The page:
Characterization of trichomonad species and strains by PCR fingerprinting.
|Year of publication||1997|
|Type||Article in Periodical|
|Magazine / Source||The Journal of Eukaryotic Microbiology|
|MU Faculty or unit|
|Keywords||Trichomonads; Parabasalida; RAPD; PCR fingerprinting; metronidazole; dsRNA virus; virulence|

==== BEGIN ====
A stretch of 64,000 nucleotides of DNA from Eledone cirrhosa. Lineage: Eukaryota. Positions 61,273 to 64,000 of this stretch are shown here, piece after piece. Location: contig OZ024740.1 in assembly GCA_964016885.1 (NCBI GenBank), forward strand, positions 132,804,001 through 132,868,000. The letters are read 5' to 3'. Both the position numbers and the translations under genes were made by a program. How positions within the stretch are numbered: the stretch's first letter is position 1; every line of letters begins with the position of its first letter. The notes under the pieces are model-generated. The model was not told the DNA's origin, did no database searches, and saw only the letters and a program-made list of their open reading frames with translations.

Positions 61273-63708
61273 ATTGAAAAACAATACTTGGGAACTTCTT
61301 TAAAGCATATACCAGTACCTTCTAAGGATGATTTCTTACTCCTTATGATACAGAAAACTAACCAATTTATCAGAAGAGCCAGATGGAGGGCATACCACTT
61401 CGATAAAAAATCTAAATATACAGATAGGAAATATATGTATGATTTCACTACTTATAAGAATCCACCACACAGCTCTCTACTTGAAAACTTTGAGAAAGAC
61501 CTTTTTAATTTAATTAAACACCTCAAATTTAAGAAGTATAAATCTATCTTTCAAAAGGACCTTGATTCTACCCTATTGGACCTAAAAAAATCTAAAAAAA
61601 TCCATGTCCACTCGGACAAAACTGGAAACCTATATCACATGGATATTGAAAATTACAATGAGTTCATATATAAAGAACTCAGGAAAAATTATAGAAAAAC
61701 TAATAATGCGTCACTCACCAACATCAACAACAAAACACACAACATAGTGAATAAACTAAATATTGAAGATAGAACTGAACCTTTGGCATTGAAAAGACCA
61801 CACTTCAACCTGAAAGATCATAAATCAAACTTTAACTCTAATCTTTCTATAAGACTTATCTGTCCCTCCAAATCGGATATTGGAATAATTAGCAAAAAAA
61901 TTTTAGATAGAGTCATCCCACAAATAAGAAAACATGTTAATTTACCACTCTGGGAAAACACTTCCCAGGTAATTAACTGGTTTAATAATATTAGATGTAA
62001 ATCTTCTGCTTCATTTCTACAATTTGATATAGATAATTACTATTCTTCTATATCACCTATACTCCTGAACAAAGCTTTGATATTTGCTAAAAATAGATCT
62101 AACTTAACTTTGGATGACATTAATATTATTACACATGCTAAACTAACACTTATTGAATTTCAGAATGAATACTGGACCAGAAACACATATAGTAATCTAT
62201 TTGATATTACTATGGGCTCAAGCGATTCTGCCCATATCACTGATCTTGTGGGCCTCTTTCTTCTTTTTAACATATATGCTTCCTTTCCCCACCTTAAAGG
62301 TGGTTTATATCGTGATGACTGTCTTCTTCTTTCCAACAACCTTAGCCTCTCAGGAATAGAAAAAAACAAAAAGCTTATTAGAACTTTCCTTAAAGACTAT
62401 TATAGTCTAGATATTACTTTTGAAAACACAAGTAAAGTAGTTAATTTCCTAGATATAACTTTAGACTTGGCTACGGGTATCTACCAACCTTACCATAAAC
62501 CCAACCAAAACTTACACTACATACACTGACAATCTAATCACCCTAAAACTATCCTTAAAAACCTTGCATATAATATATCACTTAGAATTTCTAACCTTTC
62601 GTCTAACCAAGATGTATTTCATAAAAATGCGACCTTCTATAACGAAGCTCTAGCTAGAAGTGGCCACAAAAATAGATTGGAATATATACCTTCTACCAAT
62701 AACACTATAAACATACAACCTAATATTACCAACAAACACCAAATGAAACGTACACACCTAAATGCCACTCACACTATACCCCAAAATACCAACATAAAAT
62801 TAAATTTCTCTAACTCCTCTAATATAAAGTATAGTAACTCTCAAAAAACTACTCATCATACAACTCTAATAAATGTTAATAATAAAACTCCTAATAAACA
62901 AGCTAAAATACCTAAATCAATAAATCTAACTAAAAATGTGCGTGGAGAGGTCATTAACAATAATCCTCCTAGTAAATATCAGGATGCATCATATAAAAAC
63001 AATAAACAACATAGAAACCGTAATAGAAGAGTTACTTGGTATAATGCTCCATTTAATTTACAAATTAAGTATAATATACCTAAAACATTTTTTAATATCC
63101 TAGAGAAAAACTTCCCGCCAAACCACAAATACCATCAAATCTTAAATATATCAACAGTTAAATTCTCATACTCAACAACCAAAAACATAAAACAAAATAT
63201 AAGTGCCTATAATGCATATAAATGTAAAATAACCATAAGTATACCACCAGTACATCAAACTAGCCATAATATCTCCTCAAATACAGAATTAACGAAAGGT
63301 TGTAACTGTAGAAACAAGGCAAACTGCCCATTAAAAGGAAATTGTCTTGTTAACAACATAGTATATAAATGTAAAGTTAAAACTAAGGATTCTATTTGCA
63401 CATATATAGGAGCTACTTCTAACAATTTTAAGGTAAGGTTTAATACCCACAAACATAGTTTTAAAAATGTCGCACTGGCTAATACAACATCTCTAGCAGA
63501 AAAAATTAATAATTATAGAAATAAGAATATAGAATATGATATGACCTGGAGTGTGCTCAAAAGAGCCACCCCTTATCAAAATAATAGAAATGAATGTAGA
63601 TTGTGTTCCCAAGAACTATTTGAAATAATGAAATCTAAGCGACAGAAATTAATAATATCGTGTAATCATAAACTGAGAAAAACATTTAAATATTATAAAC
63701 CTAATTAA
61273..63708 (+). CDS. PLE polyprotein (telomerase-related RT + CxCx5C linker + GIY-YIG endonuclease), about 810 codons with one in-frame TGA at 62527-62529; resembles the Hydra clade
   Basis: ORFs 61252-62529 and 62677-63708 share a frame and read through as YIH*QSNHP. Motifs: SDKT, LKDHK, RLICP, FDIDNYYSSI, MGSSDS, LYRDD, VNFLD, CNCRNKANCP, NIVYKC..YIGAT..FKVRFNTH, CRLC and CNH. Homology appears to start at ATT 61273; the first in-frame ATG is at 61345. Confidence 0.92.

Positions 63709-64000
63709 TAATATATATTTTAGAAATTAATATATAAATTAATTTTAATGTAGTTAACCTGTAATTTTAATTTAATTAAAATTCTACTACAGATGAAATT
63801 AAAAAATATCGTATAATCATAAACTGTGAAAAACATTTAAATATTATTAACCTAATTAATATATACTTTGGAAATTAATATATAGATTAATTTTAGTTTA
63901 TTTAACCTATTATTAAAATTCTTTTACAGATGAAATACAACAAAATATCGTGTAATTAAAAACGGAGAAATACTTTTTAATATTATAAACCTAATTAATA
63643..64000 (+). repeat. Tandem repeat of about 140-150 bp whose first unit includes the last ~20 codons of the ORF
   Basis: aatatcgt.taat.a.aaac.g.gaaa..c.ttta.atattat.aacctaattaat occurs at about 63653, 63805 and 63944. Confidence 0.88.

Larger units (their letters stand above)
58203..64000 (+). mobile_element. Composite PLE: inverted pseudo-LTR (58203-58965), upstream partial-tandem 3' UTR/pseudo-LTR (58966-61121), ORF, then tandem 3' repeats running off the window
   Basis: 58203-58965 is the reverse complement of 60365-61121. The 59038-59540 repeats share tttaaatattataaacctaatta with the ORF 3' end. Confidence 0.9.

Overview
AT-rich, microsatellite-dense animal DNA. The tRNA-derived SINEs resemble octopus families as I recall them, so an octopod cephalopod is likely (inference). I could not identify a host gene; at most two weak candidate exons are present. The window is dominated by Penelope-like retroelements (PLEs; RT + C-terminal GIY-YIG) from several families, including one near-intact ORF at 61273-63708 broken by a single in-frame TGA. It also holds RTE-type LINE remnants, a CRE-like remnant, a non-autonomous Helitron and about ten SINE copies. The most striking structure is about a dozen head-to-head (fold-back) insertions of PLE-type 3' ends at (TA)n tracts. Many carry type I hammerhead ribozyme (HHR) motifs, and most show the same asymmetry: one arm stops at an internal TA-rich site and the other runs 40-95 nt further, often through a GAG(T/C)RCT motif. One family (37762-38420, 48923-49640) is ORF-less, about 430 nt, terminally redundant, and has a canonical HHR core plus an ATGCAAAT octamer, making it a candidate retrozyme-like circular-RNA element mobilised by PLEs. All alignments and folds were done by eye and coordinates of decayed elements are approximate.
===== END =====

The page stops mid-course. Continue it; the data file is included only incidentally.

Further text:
|Description||The random amplified polymorphic DNA (RAPD) technique was used for phylogenetic analysis of trichomonads, for intraspecies genealogical study of Trichomonas vaginalis strains, and for assessment of intrastrain polymorphism in Trichomonas vaginalis. The phylogenetic tree for 12 trichomonad species showed certain discrepancies with current models of trichomonad evolution. However, it shows that RAPD traits retain phylogenetically relevant information. The results of intraspecies analyses of 18 Trichomonas vaginalis strains suggested some concordance between the genetic relationship of strains and their geographic origin. They also suggested a concordance between the strain genetic relationships and the resistance to metronidazole. A concordance was also found with respect to the severity of disease observed in donor patients but not with the results of laboratory virulence assays. No concordance was found between genetic relationship of strains and strain infection with a dsRNA Trichomonas vaginalis virus (TVV). The latter suggests that TVV might be transmitted horizontally among Trichomonas vaginalis populations. The identity of RAPD patterns of clones isolated from in vitro cultures and those of the cultures reisolated independently from the same patient within a period of six weeks suggests that individual Trichomonas vaginalis strains are not polymorphic and that the RAPD patterns are stable. Therefore, the RAPD technique seems useful for addressing various clinically relevant issues.|